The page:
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Thank you for the article about diatomaceous earth, and some questions

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I used the DE yesterday and think I may have put it on too thick, because I had to clean my filter on my vacuum cleaner about 20 times. I had this fantasy that I was going to lay down the DE at night and then get up the next morning and vacuum it (another site said I only needed to have it on my carpet for 12 hours). Well, I started vacuuming at 9 a.m. and didn't finish until 1 p.m. I live in a small one bedroom apartment, and my upstairs loft bedroom is mostly hardwood floor.

So after all that, this morning I wasn't up 5 minutes and I had a flea on me! I quickly drowned it in soapy water. But I was so discouraged over all the work I had put into it, that I told my husband that I give up, we're calling an exterminator. I fed into the fear that because I saw one flea, that must mean we missed more, and that they would multiply by the thousands, and they'd never go away.

Then I happened upon your article. It gave me new hope. I am ready to keep trying. I'm going to lay down the DE and leave it on a few days instead of 12 hours. I will leave it in the crevices. I will put it in the crevices on my hardwood floors. I will put it on my couch (I will just not be able to sit on it for a couple of days). I've not yet seen fleas in my bed. We don't have any pets, so at least we don't have to worry about that. I'm going to spread it on the path between my car and my house, and I saw a flea in my car last week, so I will give my car a good vacuuming, and then put some DE down. However that will have to be vacuumed up within 24 hours, as I use my car to transport clients, and I can't have them sitting in white powder.

I do have some questions though. Can fleas live on vertical surfaces? I mean, I can coat the horizontal surfaces of my couch but not the back, front or sides (because obviously it's a powder and it'll just fall off). So I can give it a good vacuuming when I remove the DE from the rest of it, should that be enough? And my bed sits on a hardwood floor, but there is a lot of crap under it, and I don't know, should I dig all the stuff out from under it to put the DE in the crevices? It sounds like a real pain in the butt to do, but I'd do it to get rid of fleas.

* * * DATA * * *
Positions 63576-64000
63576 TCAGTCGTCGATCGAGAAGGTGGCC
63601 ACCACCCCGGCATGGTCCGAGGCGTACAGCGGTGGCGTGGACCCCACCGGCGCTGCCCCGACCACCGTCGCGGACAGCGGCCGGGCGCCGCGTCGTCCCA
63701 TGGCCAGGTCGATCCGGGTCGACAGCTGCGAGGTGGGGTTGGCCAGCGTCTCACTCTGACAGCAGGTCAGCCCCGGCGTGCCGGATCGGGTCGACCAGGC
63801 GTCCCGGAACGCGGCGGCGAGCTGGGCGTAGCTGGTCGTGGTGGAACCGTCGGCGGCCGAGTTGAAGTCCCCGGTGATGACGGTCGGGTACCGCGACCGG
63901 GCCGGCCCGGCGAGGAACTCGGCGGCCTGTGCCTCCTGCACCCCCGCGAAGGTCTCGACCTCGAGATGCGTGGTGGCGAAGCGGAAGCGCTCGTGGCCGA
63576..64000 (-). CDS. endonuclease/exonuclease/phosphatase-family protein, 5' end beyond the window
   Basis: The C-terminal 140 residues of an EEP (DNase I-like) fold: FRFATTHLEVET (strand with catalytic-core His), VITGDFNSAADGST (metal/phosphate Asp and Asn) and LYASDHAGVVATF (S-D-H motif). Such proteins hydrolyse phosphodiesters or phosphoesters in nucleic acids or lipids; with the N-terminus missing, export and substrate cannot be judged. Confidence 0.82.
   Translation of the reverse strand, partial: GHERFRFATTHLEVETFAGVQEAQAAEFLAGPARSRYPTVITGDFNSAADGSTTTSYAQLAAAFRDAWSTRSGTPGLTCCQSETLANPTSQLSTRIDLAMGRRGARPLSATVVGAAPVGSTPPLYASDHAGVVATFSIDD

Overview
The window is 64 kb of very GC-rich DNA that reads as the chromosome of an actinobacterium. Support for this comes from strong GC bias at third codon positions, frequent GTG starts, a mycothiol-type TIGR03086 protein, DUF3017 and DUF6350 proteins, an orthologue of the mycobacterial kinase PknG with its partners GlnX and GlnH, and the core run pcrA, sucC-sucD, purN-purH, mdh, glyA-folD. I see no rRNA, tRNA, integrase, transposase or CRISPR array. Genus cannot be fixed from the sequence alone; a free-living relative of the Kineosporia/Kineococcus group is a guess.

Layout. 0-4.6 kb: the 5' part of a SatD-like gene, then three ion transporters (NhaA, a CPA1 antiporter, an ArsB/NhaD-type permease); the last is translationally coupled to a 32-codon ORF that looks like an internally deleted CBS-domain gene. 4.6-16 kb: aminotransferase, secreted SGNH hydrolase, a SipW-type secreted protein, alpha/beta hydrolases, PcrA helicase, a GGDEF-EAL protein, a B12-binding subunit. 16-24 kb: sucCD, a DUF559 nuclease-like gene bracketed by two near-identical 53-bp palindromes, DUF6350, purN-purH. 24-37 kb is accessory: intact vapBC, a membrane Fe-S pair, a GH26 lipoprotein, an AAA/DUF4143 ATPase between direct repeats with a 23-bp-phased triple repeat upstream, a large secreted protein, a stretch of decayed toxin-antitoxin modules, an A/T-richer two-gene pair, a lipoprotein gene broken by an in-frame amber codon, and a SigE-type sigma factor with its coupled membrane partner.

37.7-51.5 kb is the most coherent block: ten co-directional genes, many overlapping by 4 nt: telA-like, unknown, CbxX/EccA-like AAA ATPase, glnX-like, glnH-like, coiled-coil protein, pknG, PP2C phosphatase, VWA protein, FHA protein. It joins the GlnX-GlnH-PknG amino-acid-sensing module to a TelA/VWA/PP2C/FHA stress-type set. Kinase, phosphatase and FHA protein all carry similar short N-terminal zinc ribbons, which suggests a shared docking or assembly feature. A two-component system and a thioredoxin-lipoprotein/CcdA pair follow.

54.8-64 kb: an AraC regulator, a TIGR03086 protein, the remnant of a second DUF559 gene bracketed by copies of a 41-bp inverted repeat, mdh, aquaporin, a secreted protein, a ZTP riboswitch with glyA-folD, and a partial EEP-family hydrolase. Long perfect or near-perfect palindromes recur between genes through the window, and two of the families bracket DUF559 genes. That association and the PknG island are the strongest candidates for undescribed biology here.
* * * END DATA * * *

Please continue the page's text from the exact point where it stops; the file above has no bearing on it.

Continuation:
Thank you for the thoroughly informative and entertaining article. I've never dealt with fleas before, and I am learning more than I ever wanted to know about getting rid of them. I just hope I never have to research how to get rid of a rat infestation (knock on wood).
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Location: Kentucky 6b
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Never had to deal with fleas, but if you're going to go through the trouble of doing it, be thorough and do it right....honestly the best advice I can give. If it takes you an extra hour to get under your bed or into the nooks and crannies you didn't before you'll appreciate the time spent when you don't have to do it again because you didn't get them all.

I can't think of a reason a flea wouldn't live on the vertical surfaces of a couch. Focus on the creases in the fabric. The dust should stick to the couch material (unless it's a slick leather) more than well enough.
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Location: Kent, UK - Zone 8
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If you have fleas but no pets then the previous occupants of the house must have had pets.

Fleas can feed from people, but we are not their preferred hosts and as far as I know they cannot successfully reproduce without a pet in the food chain. Unfortunately that means you likely have a house full of the fleas in all stages left behind by the previous people and all VERY HUNGRY.

Fleas crap out what is known as "flea dirt" - basically partially digested blood - which the baby larvae can find and eat. It gets deep into carpets etc... and can sustain the food supply for a good few months, but the fleas eventually need a live meal if they are to breed.

With no pets indoors you should be able to wait it out. Keep hoovering regularly, use DE, consider getting your carpets steam cleaned (to remove flea dirt from deep inside).
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